Morning Announcements through Broadcast Clubs

Written by on April 29, 2019

Morning Announcements

 

It’s no surprise that student retention rates skyrocket when it comes to hands-on learning (MicroTek, 2017). Hands-on learning increases our engagement because it provides us the opportunity to interact with subject matter in a way that feels real. When it comes to understanding broadcast television and streaming media, there is no better way to learn. Walking into a student-run production room during the morning announcements is a sight to see. It may sound cliche, but practice does make perfect and the students at Griswold High School in Griswold, Connecticut, get 180 days of practice every year. As an added bonus, the entire school gets updated on important school news, the weather and birthdays.

I first met the 2018 class of the Griswold High School’s student-run broadcast club on the 2018 Streaming Awards show. The Streaming Awards are an annual event hosted by the StreamGeeks; we started to acknowledge live streaming shows from around the world. This awards show happens every year and the voting is 100% audience driven. With hundreds of contestants from all around the world, some members of our audience were surprised that a high school news announcement team was hovering around the number one and number two ranks for the popular vote.  

Teacher Timothy Moore started the Griswold School Broadcast Club in 1991 and this year the club has 16 student members from grades nine through twelve. The Griswold Broadcast Club reflects the organizational structure of a traditional television production studio which includes a producer, director, technical director, audio chief, teleprompter chiefs, character generators and on-screen talent. An organizational structure like this allows students to come into the program as a freshman and rise through the ranks each year. Moore takes on the producer role during each student announcements production. “It is a student-run organization; I am just here to sit back and watch things go smoothly… and maybe solve some problems here and there when they arise… the students get 180 days of practice each year” says Moore.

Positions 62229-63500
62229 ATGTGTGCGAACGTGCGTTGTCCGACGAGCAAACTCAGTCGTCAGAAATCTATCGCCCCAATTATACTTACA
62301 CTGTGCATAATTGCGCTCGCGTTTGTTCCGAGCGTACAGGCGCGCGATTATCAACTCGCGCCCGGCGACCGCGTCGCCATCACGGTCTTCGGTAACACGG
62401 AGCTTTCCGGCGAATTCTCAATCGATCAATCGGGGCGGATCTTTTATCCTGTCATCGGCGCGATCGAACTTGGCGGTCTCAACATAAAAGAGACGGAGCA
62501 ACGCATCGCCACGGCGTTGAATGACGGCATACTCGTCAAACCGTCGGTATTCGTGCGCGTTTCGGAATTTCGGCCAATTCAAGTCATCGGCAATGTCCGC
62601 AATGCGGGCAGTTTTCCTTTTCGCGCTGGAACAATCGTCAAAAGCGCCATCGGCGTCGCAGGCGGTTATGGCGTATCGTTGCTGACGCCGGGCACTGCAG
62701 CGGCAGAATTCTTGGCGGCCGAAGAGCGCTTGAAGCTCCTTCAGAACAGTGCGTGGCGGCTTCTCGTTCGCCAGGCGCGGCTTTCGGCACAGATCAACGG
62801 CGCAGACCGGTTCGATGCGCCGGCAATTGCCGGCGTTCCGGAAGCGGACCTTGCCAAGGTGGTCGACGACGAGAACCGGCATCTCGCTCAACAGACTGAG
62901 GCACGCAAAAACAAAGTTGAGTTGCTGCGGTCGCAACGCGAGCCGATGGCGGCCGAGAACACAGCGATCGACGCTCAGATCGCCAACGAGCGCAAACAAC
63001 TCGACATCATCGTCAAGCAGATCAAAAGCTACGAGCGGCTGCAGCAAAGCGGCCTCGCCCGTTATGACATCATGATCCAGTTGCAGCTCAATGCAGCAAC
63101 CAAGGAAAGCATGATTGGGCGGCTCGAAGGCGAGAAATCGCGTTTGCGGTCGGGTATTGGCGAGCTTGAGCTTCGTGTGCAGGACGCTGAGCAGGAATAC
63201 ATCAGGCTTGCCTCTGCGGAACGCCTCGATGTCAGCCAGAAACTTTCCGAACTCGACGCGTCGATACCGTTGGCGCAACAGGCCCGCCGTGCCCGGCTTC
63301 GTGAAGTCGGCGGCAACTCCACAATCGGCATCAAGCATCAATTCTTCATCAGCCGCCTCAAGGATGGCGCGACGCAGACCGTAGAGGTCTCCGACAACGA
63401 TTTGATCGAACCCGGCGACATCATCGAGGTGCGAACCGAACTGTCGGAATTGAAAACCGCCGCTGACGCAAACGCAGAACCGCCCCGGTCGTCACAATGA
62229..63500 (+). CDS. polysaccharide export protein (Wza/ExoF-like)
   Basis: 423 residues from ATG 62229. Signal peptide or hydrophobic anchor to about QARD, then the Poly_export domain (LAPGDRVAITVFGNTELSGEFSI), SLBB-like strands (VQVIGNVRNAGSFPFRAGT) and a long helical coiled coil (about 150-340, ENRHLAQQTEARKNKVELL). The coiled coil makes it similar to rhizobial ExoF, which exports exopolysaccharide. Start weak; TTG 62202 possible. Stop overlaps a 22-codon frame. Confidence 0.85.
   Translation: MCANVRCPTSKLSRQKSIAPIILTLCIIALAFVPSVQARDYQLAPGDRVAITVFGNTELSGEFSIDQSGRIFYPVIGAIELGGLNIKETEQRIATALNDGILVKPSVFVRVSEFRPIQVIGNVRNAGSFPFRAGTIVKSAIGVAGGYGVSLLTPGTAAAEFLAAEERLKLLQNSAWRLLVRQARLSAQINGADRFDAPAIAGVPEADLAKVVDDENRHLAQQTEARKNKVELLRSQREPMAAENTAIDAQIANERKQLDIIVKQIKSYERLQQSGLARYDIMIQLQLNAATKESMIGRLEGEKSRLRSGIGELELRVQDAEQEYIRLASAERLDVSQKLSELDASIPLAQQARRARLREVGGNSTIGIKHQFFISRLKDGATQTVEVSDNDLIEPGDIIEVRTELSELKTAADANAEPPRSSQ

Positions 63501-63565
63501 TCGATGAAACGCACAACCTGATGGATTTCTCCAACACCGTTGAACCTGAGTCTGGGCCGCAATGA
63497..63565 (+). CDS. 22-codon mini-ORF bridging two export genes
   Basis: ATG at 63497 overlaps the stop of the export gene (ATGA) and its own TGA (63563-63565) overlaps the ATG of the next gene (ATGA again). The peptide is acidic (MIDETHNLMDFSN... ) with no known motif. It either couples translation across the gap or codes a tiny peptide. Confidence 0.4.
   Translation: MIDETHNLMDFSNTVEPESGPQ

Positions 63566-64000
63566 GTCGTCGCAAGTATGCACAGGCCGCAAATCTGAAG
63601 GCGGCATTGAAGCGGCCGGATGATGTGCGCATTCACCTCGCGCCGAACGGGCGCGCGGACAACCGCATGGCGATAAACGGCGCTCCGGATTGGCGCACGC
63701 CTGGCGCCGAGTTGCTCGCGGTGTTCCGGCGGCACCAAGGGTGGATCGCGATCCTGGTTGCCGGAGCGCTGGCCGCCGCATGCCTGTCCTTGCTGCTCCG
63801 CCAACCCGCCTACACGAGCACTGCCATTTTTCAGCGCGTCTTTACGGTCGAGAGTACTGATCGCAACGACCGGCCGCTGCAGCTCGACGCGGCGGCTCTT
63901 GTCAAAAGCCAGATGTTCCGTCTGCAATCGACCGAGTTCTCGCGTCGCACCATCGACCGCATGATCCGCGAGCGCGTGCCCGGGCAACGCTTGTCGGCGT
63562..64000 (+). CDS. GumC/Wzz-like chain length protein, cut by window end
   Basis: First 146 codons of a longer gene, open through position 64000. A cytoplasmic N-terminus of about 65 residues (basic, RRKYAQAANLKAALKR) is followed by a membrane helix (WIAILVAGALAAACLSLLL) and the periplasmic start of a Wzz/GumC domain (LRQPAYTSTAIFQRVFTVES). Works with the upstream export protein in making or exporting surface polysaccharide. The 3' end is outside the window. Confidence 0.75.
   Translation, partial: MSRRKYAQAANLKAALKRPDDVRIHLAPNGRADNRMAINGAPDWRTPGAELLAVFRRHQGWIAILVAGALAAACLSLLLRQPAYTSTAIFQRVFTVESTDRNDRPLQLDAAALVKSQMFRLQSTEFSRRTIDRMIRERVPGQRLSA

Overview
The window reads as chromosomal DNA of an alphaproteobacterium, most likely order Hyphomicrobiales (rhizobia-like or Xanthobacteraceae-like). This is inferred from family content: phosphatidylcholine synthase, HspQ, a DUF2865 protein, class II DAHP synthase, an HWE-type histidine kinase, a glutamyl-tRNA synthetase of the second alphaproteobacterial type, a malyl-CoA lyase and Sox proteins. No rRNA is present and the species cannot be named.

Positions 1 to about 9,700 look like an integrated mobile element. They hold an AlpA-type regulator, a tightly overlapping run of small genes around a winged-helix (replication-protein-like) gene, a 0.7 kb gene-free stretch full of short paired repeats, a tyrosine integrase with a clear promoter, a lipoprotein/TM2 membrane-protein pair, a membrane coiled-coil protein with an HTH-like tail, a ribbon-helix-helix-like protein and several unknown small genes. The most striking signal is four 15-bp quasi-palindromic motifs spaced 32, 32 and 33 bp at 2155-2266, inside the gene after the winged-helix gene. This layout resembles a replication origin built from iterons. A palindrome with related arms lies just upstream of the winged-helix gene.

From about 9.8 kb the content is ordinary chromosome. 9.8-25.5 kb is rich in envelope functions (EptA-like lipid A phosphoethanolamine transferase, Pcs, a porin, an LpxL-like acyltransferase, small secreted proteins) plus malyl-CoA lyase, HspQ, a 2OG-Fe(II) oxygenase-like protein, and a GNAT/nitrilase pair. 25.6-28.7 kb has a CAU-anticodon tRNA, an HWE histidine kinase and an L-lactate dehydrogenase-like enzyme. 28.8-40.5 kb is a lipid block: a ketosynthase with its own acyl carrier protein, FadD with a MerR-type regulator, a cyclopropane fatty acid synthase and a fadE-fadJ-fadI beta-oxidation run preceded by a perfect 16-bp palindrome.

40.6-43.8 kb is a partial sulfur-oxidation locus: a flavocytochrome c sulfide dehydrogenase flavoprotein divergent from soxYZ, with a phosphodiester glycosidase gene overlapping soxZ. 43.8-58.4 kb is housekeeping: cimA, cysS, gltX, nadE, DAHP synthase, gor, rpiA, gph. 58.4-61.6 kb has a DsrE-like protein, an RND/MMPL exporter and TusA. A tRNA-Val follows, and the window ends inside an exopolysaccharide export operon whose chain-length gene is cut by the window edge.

The director role is the most important role in the organization and it is generally held by a senior in the club who has excelled through the ranks of the broadcast club. This role is held in such high esteem that a wall in the production studio is dedicated to pictures of past directors. The director must arrive at 7:15, which is 15 minutes earlier than the rest of the team. This role is responsible for checking in with every department head to make sure everything is running smoothly and on-time. Here is a list of duties the director is responsible for:

 

  1. Set an example and show initiative
  2. Focus
  3. Watch the clock
  4. Test all systems a safe time ahead
  5. Be ready to give warning and cues
  6. Delegate
  7. Anticipate and solve problems
  8. Be able to work all the equipment
  9. Learn the terminology
  10. Trace cables
  11. Watch meters and levels
  12. Review past performance and adjust
  13. Rehearse and practice
  14. Balance praise and discipline
  15. Emulate the experts
  16. Develop talent
  17. Take inventory

 

As you can imagine, this is quite a lot of responsibility for a junior or senior in high school. But Moore explained to me, “for the right student, this type of responsibility builds character and prepares students for the real world.” Here is a look at a normal day in the Broadcast Club.

 

  • 7:15 – Students begin arriving
  • 7:25 – 10 Minute Warning
    • Latest director can arrive
      • Plug in camera
      • Set trims on microphones
      • Adjust credits
  • 7:30 – 5 Minute Warning
    • Cameras must be on tripods and visible in the switcher
    • Mic trim is set
    • AV Test; Check cameras, set chroma key, bring up the banner, check ch19, and troubleshoot